(San Mateo County Super. Ct. Nos. CIV 450151, 454150). Trial Judge: Hon. Marie Seth Weiner, Hon. Jonathan E. Karesh.
The opinion of the court was delivered by: Jenkins, J.
CERTIFIED FOR PARTIAL PUBLICATION*fn1
In these consolidated appeals, plaintiff Jennifer Moore (Moore) appeals two orders of the trial court in her ongoing case against Richard Hatfield (Hatfield), financial corporations controlled by Hatfield, and numerous persons holding promissory notes issued by those corporations. In case number A117526, Moore appeals the judgment entered in favor of respondents, Tomas Hill and E.J. Pean (jointly Hill and Pean), on Moore's derivative causes of action after the trial court granted Hill and Pean's motion for judgment on the pleadings. In case number A118678, Moore appeals the trial court's order finding that a settlement agreement between respondents and other promissory note holders, and Hatfield, was entered in good faith pursuant to Code of Civil Procedure section 877.6*fn2 For reasons explained below, we shall affirm the trial court's order in case number A117526 and reverse the trial court's order in case number A118678.*fn3 *fn4
Jennifer Moore and Richard Hatfield were involved in an intimate relationship that lasted approximately thirteen years. During the course of their relationship, a company named Alliance Financial Capital, Inc. (AFC) was founded in 1994 with Richard Hatfield as its President. AFC engaged in the business of factoring receivables, i.e., purchasing accounts receivable from its customers at a discount, collecting the receivables, and making a profit on the difference between the discounted rate paid and the receivables collected.
To finance the operations of AFC, Hatfield borrowed large sums of money from numerous individual lenders (collectively, Lenders) against promissory notes (the Notes) signed by Hatfield as President of AFC. The Notes were secured against the assets of AFC and personally guaranteed by Hatfield. A majority of the Lenders were elderly persons who loaned portions of their retirement funds to AFC in return for the Notes. Hatfield offered the Lenders very attractive rates of interest: Respondents Hill and Pean, for example, loaned AFC $200,000 and over $750,000 on promissory notes bearing interest rates of 10% and 11%, respectively.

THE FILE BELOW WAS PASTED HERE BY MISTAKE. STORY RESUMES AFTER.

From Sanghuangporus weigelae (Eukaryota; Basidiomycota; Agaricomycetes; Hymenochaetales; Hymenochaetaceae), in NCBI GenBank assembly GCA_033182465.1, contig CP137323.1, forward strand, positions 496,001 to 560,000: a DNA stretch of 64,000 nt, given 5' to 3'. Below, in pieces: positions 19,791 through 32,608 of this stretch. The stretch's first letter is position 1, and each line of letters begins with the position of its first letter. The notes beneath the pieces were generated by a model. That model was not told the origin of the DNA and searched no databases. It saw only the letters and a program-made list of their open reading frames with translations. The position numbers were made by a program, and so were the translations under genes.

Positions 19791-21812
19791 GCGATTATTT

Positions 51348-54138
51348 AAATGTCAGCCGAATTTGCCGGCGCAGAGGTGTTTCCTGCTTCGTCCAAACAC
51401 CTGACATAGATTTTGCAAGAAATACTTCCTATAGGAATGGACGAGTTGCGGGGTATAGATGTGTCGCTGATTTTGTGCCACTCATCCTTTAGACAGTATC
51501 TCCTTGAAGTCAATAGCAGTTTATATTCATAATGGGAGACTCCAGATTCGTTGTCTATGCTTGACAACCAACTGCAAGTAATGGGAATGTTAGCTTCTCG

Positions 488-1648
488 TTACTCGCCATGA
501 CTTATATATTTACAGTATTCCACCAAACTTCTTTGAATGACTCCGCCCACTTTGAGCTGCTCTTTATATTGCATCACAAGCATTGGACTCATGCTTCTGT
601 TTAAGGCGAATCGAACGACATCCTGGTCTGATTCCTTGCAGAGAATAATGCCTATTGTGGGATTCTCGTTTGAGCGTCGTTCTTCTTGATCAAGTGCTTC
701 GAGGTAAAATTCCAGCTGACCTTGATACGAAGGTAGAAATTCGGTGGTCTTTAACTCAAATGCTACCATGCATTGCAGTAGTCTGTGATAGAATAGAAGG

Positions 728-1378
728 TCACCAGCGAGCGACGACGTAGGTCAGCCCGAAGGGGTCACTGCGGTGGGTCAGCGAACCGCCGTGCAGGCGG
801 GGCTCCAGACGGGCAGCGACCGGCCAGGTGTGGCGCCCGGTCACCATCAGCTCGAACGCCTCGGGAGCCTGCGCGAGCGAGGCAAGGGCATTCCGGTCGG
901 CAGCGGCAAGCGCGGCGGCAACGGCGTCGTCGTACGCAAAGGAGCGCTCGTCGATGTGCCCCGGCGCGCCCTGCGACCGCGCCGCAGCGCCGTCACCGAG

In 2004, Hatfield informed Lenders that AFC could not remain competitive if it continued to raise capital by issuing Notes to individual lenders at rates of previously offered interest. To maintain profitability, AFC would need to restructure in order to fund operations through a bank line of credit at a lower interest rate. To obtain the bank line of credit, Hatfield created Alliance Finance Capital Holdings, Inc. (AFCH), with Hatfield as its sole stockholder. The function of AFCH was to acquire and hold the indebtedness of AFC. Hatfield assured the Lenders that this corporate restructuring would increase the profitability of AFC and enhance the security of the Notes held by the Lenders. Hatfield also informed the Lenders that the terms of the Notes held by AFCH "will be the same as your original note." Interest payments on the Notes held by the Lenders ceased on or around June 1, 2006.
Hatfield also owned or controlled other business entities, including Industry Funding Corporation (IFC). IFC held a lending license issued by the State of California but the license lapsed because Hatfield did not renew it. IFC has been suspended for failure to pay the minimum California corporate franchise tax. In addition, Hatfield formed Alliance Business Capital, Inc. (ABC) as a vehicle for making asset based loans. Hatfield owns a portion of the stock in ABC and the remaining stock is held by Robert Brophy, who managed the company's asset-based lending operations.
After the relationship between Moore and Hatfield ended, Moore filed a Marvin*fn5 action in family court claiming an ownership interest in AFC and other property. Subsequently, the Marvin action resulted in a finding by the family court that Moore and Hatfield held themselves out to the world as married during their 13-year relationship. The family court also determined that all assets, including shares in Hatfield's companies, are to be divided equally "subject to any 'separate' property interest Hatfield may be able to establish . . . that existed before the 'marriage ceremony.' "
A. Moore's Complaint and Related Cross-Complaints